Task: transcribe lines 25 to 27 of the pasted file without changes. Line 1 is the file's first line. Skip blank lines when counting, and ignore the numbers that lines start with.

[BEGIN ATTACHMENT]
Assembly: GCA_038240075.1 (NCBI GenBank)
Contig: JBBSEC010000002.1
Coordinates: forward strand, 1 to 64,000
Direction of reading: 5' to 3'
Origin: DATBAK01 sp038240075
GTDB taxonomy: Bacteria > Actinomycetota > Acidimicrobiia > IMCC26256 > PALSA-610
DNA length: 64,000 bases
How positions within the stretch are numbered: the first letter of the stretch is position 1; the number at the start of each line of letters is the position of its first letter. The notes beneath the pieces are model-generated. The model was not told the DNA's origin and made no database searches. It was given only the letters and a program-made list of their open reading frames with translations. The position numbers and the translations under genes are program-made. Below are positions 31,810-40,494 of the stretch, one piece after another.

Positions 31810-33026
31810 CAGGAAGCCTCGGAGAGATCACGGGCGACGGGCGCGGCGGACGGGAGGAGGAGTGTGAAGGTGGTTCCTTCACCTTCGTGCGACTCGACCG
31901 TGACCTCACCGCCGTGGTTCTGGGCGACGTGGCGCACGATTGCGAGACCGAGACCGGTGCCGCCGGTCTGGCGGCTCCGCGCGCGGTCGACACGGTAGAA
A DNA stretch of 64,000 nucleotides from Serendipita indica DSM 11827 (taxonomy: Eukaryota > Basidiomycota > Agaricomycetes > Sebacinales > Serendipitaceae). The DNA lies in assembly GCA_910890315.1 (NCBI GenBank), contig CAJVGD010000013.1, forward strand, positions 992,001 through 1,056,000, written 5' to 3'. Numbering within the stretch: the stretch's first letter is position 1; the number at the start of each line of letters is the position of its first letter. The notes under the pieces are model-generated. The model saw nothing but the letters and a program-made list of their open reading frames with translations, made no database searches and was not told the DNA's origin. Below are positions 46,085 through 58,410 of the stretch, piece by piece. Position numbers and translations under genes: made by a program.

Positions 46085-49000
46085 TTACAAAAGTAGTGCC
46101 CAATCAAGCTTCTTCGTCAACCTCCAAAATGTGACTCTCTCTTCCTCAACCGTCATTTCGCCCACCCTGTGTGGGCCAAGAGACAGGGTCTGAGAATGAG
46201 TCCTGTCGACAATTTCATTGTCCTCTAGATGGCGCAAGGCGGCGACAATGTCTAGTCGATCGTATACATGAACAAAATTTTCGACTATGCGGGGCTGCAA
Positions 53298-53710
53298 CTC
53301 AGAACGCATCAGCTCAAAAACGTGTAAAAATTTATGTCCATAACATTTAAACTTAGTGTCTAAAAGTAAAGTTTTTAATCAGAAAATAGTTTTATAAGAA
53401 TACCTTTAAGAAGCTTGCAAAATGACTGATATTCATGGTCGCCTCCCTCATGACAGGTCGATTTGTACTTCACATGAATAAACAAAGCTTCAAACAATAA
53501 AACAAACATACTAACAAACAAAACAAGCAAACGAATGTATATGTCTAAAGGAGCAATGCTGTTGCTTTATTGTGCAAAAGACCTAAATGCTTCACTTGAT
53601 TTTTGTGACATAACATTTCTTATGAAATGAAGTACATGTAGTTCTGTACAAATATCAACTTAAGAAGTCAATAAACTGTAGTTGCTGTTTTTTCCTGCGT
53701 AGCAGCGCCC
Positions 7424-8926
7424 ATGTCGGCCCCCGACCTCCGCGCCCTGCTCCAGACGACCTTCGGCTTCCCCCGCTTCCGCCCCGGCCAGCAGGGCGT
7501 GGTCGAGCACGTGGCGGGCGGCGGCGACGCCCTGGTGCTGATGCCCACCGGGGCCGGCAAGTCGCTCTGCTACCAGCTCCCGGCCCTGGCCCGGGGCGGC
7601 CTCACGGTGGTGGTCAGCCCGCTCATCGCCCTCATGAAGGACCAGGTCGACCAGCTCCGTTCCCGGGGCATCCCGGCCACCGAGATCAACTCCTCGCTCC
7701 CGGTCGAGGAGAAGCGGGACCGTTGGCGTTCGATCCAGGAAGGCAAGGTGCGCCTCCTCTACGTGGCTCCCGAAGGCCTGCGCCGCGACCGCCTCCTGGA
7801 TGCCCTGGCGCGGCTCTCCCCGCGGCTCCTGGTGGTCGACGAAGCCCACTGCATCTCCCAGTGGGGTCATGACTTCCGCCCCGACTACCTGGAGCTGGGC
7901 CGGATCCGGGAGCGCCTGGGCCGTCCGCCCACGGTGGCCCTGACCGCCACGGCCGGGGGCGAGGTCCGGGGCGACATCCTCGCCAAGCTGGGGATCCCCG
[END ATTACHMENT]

7424 ATGTCGGCCCCCGACCTCCGCGCCCTGCTCCAGACGACCTTCGGCTTCCCCCGCTTCCGCCCCGGCCAGCAGGGCGT
7501 GGTCGAGCACGTGGCGGGCGGCGGCGACGCCCTGGTGCTGATGCCCACCGGGGCCGGCAAGTCGCTCTGCTACCAGCTCCCGGCCCTGGCCCGGGGCGGC
7601 CTCACGGTGGTGGTCAGCCCGCTCATCGCCCTCATGAAGGACCAGGTCGACCAGCTCCGTTCCCGGGGCATCCCGGCCACCGAGATCAACTCCTCGCTCC